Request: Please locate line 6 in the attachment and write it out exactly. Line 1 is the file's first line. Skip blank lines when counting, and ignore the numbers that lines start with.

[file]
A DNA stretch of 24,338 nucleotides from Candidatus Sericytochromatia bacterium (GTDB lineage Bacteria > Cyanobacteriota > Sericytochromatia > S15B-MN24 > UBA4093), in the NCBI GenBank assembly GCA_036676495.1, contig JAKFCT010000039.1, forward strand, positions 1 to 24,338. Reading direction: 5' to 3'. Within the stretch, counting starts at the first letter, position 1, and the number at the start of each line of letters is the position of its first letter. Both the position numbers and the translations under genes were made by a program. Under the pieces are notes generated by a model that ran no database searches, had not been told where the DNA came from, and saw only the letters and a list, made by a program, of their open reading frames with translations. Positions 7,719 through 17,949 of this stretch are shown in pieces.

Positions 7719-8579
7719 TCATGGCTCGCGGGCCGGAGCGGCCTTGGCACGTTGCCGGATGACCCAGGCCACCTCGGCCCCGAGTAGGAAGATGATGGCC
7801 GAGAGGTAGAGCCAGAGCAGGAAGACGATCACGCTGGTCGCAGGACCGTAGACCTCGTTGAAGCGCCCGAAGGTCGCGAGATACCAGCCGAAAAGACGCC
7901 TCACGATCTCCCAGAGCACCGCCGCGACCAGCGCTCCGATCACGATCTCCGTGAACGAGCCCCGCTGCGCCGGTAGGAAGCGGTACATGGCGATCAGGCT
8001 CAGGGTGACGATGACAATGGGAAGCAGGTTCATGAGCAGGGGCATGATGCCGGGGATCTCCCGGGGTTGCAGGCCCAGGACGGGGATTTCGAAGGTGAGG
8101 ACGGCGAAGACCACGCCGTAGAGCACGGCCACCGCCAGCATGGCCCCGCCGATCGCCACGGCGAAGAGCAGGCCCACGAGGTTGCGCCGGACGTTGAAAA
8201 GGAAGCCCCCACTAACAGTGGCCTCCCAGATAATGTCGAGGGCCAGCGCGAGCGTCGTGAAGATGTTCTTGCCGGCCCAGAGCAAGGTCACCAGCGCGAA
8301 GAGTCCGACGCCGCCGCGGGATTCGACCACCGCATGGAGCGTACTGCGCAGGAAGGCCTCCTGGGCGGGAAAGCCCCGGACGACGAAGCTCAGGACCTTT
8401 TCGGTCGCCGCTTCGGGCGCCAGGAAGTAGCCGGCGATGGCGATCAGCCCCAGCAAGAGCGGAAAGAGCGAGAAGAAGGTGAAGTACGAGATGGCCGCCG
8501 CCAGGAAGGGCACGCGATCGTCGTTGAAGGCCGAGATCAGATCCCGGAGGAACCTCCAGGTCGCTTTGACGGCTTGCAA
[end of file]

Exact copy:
8001 CAGGGTGACGATGACAATGGGAAGCAGGTTCATGAGCAGGGGCATGATGCCGGGGATCTCCCGGGGTTGCAGGCCCAGGACGGGGATTTCGAAGGTGAGG